Japan Geoscience Union Meeting 2015

Presentation information


Symbol S (Solid Earth Sciences) » S-SS Seismology

[S-SS27] Earthquake prediction and forecast

Sun. May 24, 2015 11:00 AM - 12:45 PM 103 (1F)

Convener:*Junichi Nakajima(Research Center for Prediction of Earthquakes and Volcanic Eruptions, Graduate School of Science, Tohoku University), Chair:Yutaka Hayashi(Meteorological Research Institute), Takao Kumazawa(The Institute of Statistical Mathematics)

11:00 AM - 11:15 AM

[SSS27-04] Predicting changing rates of swarm activity by volumetric strain

*Takao KUMAZAWA1, Yosihiko OGATA1, Kazuhiro KIMURA2, Kenji MAEDA2, Akio KOBAYASHI2 (1.The Institute of Statistical Mathematicsa, 2.Meteorological Research Institute)

Keywords:nonstationary ETAS model, background seismicity, swarm, volumetric strain, prediction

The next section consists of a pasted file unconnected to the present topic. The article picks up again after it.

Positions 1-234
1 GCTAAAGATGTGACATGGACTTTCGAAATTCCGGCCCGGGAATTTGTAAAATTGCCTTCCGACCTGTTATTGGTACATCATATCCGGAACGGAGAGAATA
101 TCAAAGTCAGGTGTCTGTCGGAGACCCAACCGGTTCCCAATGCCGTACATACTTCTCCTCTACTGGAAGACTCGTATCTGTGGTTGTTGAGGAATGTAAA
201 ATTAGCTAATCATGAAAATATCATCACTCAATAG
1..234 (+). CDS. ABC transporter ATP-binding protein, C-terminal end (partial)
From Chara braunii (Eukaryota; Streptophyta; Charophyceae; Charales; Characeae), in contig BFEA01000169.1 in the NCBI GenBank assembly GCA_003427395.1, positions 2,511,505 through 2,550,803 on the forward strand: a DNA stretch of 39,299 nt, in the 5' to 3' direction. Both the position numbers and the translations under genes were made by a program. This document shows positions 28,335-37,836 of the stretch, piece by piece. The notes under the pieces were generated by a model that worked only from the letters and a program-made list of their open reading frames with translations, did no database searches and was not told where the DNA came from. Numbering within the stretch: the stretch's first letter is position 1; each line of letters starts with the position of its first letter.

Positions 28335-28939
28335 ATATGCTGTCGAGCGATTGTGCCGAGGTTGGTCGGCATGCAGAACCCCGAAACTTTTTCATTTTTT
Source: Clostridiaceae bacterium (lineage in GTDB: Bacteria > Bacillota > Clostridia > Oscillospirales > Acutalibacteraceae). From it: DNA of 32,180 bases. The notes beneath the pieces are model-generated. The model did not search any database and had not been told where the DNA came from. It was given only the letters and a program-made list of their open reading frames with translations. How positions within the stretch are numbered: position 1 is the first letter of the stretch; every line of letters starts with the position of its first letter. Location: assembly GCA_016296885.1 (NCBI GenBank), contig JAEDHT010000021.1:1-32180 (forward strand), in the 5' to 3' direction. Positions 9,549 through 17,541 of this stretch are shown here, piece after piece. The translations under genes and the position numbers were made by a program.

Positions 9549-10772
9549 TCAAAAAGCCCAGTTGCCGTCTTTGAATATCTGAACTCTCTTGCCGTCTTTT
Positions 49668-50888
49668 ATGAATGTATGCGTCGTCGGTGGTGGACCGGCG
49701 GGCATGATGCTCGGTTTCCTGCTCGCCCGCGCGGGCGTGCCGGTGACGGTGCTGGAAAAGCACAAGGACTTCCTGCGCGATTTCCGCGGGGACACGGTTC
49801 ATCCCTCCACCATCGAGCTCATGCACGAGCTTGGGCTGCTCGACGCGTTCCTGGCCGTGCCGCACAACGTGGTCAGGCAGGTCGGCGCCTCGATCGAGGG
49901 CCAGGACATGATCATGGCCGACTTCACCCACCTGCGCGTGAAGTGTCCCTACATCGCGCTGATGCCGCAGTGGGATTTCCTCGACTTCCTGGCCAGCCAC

Near the eastern coast of Izu peninsula is an active submarine volcanic region in Japan, where magma intrusions have been observed many times. The forecast of earthquake swarm activities and eruptions are serious concern particularly in nearby hot spring resort areas. It is well known that temporal durations of the swarm activities have been correlated with early volumetric strain changes at a certain observation station of about 20 km distance apart. Therefore the Earthquake Research Committee (2010) investigated some empirical statistical relations to predict sizes of the swarm activity. Here we looked at the background seismicity rate changes during these swarm periods using the non-stationary ETAS model (Kumazawa and Ogata, 2013, 2014), and have found the followings. The modified volumetric strain data, by removing the effect of earth tides, precipitation and coseismic jumps, have significantly higher cross-correlations to the estimated background rates of the ETAS model than to the swarm rate-changes. Specifically, the background seismicity rate synchronizes clearer to the strain change by the lags around a half day. These relations suggest an enhanced prediction of earthquakes in this region using volumetric strain measurements. Hence we propose an extended ETAS model where the background rate is modulated by the volumetric strain data. Here we have also found that the response function to the strain data can be exponential functions with the same decay rate, but that their intersects are inversely proportional to distances between the volumetric strain-meter and the onset location of the swarm. Our numerical results by the same proposed model show consistent outcomes for the various major swarms in this region.